Mycobacterium tuberculosis (MT) is an agent, a highly successful pathogen of tuberculosis (TB), that infects the human population, and it has adjusted to growth within the macrophage environment. Mycobacterium tuberculosis has developed various ways to damage the metabolic and immune responses of the host cells. To evade inflammatory cells, these pathogenic mycobacteria species activate and regulate many genes within the host cells, including host lipid metabolism, controlled by intra-cellularly induced genes via MT ( 1 ).
The pathogenesis of TB is entirely dependent on host lipids for survival and growth, and it has stimulated the formation of lipid droplets, which are significant in TB and leprosy, such as foam-like macrophages ( 2 ). The toll-like receptors (TLRs) are proteins that play an essential role in fighting the invading microorganisms and triggering the innate immune responses. The TLRs can recognize the pathogen-associated microbial patterns of microbes or damage-associated molecular pattern intermediates of the cell debris ( 1 ). The recognition of MT is mediated by different groups of pattern recognition receptors, including TLRs, Nod-like receptors (NLRs), C-type lectin receptors (CLRs), and TLRs family members, such as TLR2, -4, and -9 with the adaptor molecule MyD88, which have molecules of importance in the immediate immune response to MT infection ( 2 ). The re-sensitization of macrophages to assaulting pathogens is based on the upraised expression of TLR2 and mCD14 genes ( 3 ). Because the TLR2 receptor forms heterophilic dimers with other receptors like TLR1 and TLR6, together are functionally attached to TLR2 on macrophage surfaces and recognize MT triacyl and diacyl lipopeptides, respectively ( 4 ). Moreover, polymorphisms in the TLR2 gene may increase the risk of MT vulnerability. When challenged with gram-positive bacteria, impairing TLR2 functions in murine phagocytes via gene knockout or blocking antibodies eliminates TNF- and IL-6 ( 1 ).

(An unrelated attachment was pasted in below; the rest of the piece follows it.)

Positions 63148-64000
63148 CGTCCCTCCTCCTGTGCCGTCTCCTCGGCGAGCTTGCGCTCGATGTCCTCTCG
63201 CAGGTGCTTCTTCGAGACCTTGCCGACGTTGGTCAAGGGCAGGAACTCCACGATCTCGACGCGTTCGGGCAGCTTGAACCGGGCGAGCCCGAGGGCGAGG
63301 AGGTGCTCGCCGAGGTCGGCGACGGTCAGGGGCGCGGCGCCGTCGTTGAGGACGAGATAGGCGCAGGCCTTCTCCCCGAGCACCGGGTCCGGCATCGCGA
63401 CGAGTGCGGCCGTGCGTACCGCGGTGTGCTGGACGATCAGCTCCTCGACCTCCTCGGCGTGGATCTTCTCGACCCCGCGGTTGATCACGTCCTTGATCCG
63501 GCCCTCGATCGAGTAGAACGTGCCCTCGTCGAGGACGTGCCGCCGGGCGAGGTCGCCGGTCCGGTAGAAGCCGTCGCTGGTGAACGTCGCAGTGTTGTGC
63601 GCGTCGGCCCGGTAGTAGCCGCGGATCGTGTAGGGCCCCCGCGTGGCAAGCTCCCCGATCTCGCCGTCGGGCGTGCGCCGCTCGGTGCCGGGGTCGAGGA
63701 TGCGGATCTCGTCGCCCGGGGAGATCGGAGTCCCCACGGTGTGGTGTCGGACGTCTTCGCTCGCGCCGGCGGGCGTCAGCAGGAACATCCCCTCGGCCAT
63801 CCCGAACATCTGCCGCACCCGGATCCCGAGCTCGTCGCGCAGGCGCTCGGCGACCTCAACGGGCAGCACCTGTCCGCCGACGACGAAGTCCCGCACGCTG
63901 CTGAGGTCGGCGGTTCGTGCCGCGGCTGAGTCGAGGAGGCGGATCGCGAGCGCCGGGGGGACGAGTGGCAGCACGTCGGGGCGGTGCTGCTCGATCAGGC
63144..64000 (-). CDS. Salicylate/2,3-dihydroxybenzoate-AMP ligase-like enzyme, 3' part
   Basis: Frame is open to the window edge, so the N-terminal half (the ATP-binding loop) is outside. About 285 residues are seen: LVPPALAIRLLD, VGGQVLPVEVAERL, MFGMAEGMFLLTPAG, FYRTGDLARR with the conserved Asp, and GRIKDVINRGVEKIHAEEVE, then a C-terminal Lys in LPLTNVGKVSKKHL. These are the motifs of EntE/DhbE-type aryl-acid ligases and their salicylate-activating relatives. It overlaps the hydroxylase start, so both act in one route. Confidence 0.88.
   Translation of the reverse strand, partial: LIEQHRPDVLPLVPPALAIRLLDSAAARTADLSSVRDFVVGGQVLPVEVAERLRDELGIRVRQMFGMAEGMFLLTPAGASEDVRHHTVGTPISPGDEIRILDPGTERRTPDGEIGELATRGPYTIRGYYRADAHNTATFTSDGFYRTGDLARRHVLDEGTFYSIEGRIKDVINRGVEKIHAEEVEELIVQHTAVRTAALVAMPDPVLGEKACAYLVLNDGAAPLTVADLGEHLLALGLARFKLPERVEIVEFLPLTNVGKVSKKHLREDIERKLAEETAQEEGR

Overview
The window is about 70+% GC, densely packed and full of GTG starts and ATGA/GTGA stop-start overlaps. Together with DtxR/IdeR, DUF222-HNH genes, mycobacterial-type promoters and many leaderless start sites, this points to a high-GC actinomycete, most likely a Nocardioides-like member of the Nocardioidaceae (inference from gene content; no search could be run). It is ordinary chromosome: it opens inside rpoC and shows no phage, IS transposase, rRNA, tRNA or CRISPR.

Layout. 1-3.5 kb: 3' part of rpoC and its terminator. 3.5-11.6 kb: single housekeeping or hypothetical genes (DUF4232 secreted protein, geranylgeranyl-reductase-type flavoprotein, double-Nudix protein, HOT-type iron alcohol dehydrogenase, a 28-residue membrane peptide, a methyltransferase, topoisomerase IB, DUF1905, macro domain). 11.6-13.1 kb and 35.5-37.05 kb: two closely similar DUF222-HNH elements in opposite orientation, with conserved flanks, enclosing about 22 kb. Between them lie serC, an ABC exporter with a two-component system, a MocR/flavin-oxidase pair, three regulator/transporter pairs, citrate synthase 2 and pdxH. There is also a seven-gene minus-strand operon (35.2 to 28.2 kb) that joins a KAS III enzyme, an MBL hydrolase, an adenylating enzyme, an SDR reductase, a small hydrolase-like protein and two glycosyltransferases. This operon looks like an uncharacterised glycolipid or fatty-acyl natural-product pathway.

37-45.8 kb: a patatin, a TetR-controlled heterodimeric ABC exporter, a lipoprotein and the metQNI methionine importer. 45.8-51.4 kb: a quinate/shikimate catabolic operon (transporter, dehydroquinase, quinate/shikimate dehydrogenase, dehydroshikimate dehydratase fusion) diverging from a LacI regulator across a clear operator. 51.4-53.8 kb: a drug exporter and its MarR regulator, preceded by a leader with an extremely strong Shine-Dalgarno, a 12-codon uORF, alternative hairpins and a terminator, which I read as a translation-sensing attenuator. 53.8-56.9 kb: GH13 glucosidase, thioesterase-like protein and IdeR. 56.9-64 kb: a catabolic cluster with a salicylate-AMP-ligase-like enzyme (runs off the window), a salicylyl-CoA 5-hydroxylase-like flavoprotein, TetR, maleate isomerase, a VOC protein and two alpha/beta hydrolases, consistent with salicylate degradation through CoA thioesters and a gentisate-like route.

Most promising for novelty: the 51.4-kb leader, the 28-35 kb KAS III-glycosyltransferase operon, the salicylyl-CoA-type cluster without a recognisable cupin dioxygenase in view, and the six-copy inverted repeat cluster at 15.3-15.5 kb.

Tuberculosis interferes with the maturation of phagocytosis and prevents subsequent antigen emergence upon escaping from lysis by lysosomal hydrolysis. To prevent the mycobacteria from surviving, the host macrophages enhance the autophagy process through the maturation of the mycobacterial phagosome. In addition, the rising cyclooxygenase-2 (COX-2) expression reinforces the autophagy machinery in macrophages as a crucial bactericidal mechanism ( 5 ). Prostaglandin E2 (PGE2) exerts an immunosuppressive effect in the situation of mycobacterial invasion. Due to COX-2 being a rate-limiting enzyme in the biosynthesis of PGE2, it is necessary to define the mechanisms by which MT regulates COX-2 expression in macrophages ( 5 ). Previous research has shown that the nuclear factor-kappa B (NF-κB) and cAMP response element (CRE) of the COX-2 promoter are significant to M. avium-induced COX-2 gene expression. Signals triggered by M. avium are originated in the TLR2 receptor. AGE-albumin, a prototypic ligand, activated p21(ras) binds to TLR2 and activates extracellular signal-regulated kinase (ERK). In contrast, tumor necrosis factor receptor-associated factor 6, in turn, stimulates transforming activated growth factor kinase 1 stimulates p38 mitogen-activated protein kinase (MAPK), both ERK and p38 MAPK activation converge to regulate the activation of mitogen- and stress-activated kinase 1 (MSK1) ( 5 ). The MSK1 mediates the stimulatory effect on CRE-dependent gene expression and is also necessary for M. avium-induced NF-κB-dependent gene expression, whereas it is insufficient for COX-2 promoter-driven gene expression.